Senior goodbye: Falling in love with the stories


Carter Bryant

Senior Mandy Halbert has a way with words and will continue to pursue her love of storytelling as a journalism major in college.

Mandy Halbert, Staff Reporter

Editor’s Note: Senior goodbyes are student pieces that reflect on their past years in high school. These pieces take very different perspectives and the prompt was meant to be vague to inspire creativity. 

I’m a storyteller. Everyone who knows me knows that. From the moment I started talking, I’ve always had something to say.

I remember sitting in my car seat, probably 5 or 6 years old, always having some story to share. My mind moved faster than my mouth. I remember my mom turning around at a stoplight and saying, “Manda, take a breath!” But of course, that didn’t stop me. Breathing wasn’t really my thing.

Before I could hold a pencil, I was writing. I illustrated construction paper books and told my mom exactly what to write on each page. So you could say writing came naturally.

As I grew, my writing grew with me. I slowly graduated to research papers and argument essays. I realized that, unlike most kids, I enjoyed those more than fiction and creative writing. I found my passion in the power of a real story. Finally, in high school, I learned how to tell those stories. I learned how to tell my stories.

I tried so many different things growing up. Soccer, choir, band, shotgun shooting, video production, you name it. Nothing really stuck. Not until writing.

I only joined the news staff to take pictures. I thought that was all I was good at. I would sit in awe at the amazing work these other students would produce. I’d read every story that was published. I’d read them and wished I could do the same. I wanted to write.

So I gave it a shot.

Junior year, I needed one more elective for my schedule. I’d already taken every other class that interested me. My mom, who has always been my biggest fan, suggested I try journalism. So, reluctantly, I signed up.

It felt like it clicked instantly. I gave every assignment everything I had. I loved every second of it. I was ecstatic when I was offered an article to write for The Red Ledger. I took that assignment and never looked back. I fell in love with the stories.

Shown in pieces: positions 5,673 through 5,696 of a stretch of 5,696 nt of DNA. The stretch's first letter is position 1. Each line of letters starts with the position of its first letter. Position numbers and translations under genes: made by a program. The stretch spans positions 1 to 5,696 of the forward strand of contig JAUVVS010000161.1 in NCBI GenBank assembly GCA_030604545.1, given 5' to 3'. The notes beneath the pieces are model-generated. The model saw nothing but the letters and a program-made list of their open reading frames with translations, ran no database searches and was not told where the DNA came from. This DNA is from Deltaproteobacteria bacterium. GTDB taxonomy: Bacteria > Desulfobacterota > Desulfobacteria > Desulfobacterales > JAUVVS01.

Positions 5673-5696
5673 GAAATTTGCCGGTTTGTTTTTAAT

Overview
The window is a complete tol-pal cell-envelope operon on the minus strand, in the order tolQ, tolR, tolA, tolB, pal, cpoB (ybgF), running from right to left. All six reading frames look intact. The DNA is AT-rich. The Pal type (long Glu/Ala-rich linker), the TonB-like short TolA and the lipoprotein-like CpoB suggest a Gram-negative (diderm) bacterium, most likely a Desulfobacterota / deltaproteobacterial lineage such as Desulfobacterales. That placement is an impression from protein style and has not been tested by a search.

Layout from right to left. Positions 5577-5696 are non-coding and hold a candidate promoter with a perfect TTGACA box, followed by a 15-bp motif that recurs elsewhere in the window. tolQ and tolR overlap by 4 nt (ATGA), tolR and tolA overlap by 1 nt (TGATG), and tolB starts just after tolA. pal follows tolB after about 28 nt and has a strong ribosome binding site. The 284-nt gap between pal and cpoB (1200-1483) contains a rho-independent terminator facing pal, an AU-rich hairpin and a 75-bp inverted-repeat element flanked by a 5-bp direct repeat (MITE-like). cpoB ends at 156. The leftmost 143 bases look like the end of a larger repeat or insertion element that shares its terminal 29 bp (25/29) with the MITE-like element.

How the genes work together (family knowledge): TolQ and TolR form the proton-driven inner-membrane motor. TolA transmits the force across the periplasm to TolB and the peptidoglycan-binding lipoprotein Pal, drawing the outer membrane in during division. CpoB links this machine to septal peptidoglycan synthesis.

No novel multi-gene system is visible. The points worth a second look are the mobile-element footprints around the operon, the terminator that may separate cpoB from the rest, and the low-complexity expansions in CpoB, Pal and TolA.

In high school, I’ve learned that there are stories everywhere. Some are happy, some are funny, some are heart breaking. But all are beautiful. All of them deserve to be told.

I’ve learned that while I may not be the best writer or the best storyteller, that’s where my passion is. I’ve learned that you don’t have to be the best at something to enjoy it. As long as you’re passionate and willing to work at it, I say pursue it wholeheartedly.

When I tell people I’m majoring in journalism, I get weird looks. They see journalists as those stupid talk show hosts or the invasive paparazzi. They always ask me why I want to do that.

The thing is, I don’t want to do that at all. I don’t want to be a “journalist.” I want to be a storyteller.

High school taught me that amidst all the pain in this messy world, there’s beauty. It’s in every story. Through faith, I’ve been able to find that beauty in my own stories. Both the painful and the happy, the bitter and the sweet.
My writing and my faith have shown me this kind of optimism. It taught me how to look at the world from a less worldly perspective. I’ve learned to search for the bigger picture and work to comprehend God’s plan. So look for the beauty in every circumstance. I promise it’s there.